On February 10, 1957, veterinarian Ira Ledbetter performed an abortion on 38-year-old Alice Kimberly. Ledbetter used a veterinary instrument called a milk tube on Alice, causing lacerations and an embolism. A milk tube is a cannula with a bulb syringe attached, which sounds very much like the early abortion device popularized by Harvey Karman. Alice quickly died of her injuries, leaving her husband with five minor children to raise alone.
had picked Alice up at her home about 1:00 p.m. on February 10, and
drove around with her for about two hours, "making intermittent stops,"
before driving up to a mortuary in Coldwater and announcing that he'd
found a dead woman lying by the side of the road and had her body in his
car. Agnes Swarmer, the mortuary attendant, contacted the Dr. McCoy,
the county coroner, who summoned the sheriff.
body was slumped over in the front seat of Ledbetter's car. Upon taking
her temperature, McCoy estimated that Alice had been dead for about an
hour.There appeared to be fresh blood on the front seat and on the right
front and back doors and windows. Lying on Ledbetter's coat on the back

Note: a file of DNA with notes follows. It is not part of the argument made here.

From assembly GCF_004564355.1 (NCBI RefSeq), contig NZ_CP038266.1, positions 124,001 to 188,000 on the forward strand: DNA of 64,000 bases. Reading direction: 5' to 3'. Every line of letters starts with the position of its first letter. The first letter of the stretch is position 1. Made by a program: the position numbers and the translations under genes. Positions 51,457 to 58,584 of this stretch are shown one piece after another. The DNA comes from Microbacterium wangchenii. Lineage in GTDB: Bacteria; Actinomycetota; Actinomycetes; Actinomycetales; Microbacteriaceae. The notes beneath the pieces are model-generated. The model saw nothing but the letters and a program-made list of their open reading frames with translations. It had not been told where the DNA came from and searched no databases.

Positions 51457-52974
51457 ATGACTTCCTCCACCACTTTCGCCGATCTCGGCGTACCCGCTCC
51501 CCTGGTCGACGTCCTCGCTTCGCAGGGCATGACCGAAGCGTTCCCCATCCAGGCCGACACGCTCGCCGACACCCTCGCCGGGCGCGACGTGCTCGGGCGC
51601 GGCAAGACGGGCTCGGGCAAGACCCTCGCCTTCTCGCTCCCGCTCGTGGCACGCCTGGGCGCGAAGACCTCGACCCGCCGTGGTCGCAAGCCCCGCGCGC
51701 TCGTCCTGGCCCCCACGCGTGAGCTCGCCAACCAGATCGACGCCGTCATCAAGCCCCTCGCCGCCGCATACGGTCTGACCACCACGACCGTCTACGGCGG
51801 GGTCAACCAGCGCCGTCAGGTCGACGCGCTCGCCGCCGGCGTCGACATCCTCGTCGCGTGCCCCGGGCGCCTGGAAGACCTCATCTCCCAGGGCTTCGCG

seat was the milk tube, which he said he'd used on a cow several days
earlier. Just in front of the rear seat was a broken jug of ice.
autopsy, McCoy found a lot of frothy blood in the pulmonary arteries,
clear evidence of a massive air embolism. Death, he concluded, would
have been almost instantaneous. Alice had been about ten to twelve weeks
pregnant, with the placenta torn lose. McCoy concluded that somebody
with enough skill not to have injured Alice's cervix -- and thus not
Alice herself -- had used the milk tube to put air between the placenta
and the uterine wall, causing the fatal embolism.
tests found that the blood was Alice's blood type, A, and was on the
inside tip of the milk tube, on Alice's slip, on Ledbetter's trousers,
and on the interior of the car.
age 65, appealed his conviction. He was offered release on $10,000 bond
pending appeal after being convicted of first-degree manslaughter in
Alice's death, but the court upheld his conviction.
Alice's abortion was unusual in that it was not preformed by a physician, as was by far the most typical scenario. Still, it was performed by somebody with medical training, which was unusual but still more common than amateur or self-induced abortions.
the 1950s, we see an anomaly: Though maternal mortality had been
falling during the first half of the 20th Century, and abortion
mortality in particular had been plummeting, the downward trend slowed,
then reversed itself briefly. I have yet to figure out why. For more,
see Abortion Deaths in the 1950's.
For more on pre-legalization abortion, see The Bad Old Days of Abortion